In this morning's Washington Post, Ruth Marcus has a splendid op-ed on the Snowden case and why he really should not be anyone's hero.
Two very different Congressmen, Jim Sensenbrenner and John Lewis, are profiled (in the good way) by the WaPo this morning for their work together on the Voting Rights Act. Trying to craft legislation that will pass constitutional muster is the challenge. For Lewis, it is the calling of his entire life.
I had not intended to make the examination of the Texas abortion laws a three day enterprise, but there is one aspect of the current abortion discussion that merits attention which I have not had a chance to get to yet: abortion and conscience.
The news that some insurance premiums in New York State have dropped 50%, in part because of the implementation of the Affordable Care Act, is a staggering piece of news. It raises the question that Republicans will need to face in the coming weeks and months: What of Obamacare works at reducing the explosive costs of health care? Not just enrolling millions of people in insurance plans, but in actually cutting costs for those who already have insurance?
In my morning post, I called for a return of the "seamless garment" approach to life issues. After posting my article, I went over to the website of Vatican Insider and found that the Holy Father had sent a letter to the Church in Great Britain and Ireland to make their "Day of Life" celebration. The Pope's message included this:
Whenever someone says, "That will drive you crazy!" I like to reply, "For me, that is not very far to drive." Mutatis mutandi, the Lefebvrists have attacked Pope Francis for his visit to Lampedusa, which they fear gives aid and comfort to the "Mohammedan invasion." Not far to drive.
This article in the New York Times looks at the way abortion is different from other issues in terms of public opinion. It tracks with much of what I have been writing the past few days with one major exception, an exception worthy of note. This article was in the New York Times, not NCR, and the Times has not exactly been friendly territory for pro-life reporting.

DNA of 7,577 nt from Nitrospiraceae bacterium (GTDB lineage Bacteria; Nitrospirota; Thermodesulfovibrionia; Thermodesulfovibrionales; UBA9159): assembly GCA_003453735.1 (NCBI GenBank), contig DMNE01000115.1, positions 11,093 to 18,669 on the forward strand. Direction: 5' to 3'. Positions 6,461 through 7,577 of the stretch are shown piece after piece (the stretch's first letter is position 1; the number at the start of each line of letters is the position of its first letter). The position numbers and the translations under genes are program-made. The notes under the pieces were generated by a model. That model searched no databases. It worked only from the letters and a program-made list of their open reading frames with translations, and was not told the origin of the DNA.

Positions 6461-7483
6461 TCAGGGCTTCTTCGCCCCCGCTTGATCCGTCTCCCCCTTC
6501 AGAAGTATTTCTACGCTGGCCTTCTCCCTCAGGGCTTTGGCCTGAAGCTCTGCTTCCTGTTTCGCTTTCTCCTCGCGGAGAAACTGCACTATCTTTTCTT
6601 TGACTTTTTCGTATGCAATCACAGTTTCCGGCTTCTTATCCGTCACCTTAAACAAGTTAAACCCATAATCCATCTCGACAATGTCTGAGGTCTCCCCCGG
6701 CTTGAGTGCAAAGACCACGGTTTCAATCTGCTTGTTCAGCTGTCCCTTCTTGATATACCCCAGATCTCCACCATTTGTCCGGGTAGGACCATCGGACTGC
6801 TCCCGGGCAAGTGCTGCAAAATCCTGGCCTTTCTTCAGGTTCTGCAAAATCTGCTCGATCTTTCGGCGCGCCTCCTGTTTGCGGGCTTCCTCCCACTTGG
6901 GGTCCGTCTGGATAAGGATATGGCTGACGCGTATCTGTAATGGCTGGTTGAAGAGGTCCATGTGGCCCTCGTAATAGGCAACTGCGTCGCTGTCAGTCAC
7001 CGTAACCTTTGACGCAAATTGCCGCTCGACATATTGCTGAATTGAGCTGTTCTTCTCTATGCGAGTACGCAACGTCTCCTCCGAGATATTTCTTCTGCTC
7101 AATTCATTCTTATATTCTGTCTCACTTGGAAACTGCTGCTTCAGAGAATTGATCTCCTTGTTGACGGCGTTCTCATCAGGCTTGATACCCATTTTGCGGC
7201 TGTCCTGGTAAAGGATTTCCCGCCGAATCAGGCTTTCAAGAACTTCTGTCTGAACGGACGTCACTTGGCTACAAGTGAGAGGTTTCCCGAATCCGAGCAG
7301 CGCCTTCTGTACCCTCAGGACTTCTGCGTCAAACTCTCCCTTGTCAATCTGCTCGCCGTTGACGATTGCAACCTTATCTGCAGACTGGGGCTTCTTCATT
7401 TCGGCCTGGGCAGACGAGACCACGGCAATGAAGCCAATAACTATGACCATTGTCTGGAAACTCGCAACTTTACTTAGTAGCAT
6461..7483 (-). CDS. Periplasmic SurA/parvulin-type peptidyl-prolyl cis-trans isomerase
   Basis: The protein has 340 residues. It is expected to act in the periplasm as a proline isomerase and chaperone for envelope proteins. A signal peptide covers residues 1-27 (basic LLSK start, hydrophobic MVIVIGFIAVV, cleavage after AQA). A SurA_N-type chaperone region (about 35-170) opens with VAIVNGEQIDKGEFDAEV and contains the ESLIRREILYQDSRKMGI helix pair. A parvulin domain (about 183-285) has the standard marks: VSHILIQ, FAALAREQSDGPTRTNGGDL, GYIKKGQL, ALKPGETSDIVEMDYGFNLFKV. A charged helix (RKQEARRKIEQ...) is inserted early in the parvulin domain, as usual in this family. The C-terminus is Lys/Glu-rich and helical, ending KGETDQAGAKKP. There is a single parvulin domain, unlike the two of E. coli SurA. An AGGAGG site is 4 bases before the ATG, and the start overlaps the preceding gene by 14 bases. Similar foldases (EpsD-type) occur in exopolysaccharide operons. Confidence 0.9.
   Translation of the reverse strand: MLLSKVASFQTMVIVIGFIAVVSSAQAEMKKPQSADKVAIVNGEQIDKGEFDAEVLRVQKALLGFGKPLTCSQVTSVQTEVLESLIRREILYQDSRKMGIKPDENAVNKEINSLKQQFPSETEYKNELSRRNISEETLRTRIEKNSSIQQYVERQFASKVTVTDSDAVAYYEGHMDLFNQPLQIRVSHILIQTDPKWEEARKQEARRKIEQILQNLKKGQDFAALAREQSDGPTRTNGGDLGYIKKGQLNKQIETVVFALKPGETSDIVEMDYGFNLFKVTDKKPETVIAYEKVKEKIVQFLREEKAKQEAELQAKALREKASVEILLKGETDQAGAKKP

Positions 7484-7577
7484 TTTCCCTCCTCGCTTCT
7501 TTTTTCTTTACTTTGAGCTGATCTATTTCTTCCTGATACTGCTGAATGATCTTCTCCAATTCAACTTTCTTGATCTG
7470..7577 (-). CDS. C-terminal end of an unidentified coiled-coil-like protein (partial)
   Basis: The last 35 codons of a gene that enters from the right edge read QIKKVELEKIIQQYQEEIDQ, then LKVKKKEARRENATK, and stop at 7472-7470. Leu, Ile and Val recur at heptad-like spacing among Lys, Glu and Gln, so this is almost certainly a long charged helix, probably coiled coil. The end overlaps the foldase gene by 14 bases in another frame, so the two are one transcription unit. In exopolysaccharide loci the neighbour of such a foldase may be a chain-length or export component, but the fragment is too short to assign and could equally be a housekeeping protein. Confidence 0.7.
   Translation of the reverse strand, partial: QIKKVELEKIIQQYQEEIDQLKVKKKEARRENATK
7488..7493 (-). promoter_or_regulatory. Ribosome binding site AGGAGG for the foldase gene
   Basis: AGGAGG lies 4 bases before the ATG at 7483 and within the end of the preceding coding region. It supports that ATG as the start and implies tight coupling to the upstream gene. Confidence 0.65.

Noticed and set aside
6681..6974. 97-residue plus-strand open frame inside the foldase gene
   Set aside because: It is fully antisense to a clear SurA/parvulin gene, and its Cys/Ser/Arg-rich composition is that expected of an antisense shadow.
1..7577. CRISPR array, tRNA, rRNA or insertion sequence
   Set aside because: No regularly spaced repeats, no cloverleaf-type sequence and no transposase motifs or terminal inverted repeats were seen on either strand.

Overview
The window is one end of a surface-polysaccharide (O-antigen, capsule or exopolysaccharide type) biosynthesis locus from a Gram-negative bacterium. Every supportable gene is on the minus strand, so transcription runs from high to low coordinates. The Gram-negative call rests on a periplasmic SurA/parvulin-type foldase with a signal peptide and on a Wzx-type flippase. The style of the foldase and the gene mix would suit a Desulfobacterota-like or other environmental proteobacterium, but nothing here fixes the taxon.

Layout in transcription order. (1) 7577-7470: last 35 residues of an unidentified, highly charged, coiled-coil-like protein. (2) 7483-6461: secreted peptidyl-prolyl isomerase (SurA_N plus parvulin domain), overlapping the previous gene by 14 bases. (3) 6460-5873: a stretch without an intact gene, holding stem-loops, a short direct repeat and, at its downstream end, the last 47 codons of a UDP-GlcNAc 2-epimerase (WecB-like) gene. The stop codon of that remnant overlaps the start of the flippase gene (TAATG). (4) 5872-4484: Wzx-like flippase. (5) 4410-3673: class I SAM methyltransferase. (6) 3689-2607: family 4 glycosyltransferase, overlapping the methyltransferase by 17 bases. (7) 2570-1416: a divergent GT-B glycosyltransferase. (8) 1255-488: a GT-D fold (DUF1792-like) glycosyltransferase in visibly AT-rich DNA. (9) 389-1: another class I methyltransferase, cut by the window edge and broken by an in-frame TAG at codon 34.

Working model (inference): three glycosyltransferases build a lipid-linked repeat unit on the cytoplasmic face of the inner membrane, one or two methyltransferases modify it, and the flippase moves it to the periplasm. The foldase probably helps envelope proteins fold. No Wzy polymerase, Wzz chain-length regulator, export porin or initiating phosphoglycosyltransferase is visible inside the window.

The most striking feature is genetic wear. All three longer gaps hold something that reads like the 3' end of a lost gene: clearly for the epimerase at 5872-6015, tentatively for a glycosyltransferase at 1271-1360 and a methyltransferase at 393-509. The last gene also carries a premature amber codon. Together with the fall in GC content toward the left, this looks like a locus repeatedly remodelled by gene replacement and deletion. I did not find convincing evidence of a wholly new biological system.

Yesterday, I wrote about my hopes and my worries regarding the Texas abortion restriction bill, and similar measures bring adopted in other states. Today, we look forward, asking how the pro-life movement might improve its chances of achieving not just a legislative victory in a half dozen states, but a real shift in attitudes that might bring more humane laws to the whole country, and do so in a way that those victories are sustainable.
Over at The New Republic, John McWhorter takes on the kind of racial demagoguery we have seen in the wake of the George Zimmerman trial from Al Sharpton. McWhorter has been the most thoughtful commentator on the racial aspects of the case in his many public appearances to discuss the trial. I have never liked nor trusted Sharpton for reasons McWhorter explains better than I could.
That is the question posed by professor Anthea Butler in an article at Religion Dispatches. The article is dripping with hatred and does little in the way of enlightening anybody, which is, one would think, what we look for from the professorate. Professor Butler's writings are the best evidence I have seen so far as to why we need to revise tenure systems.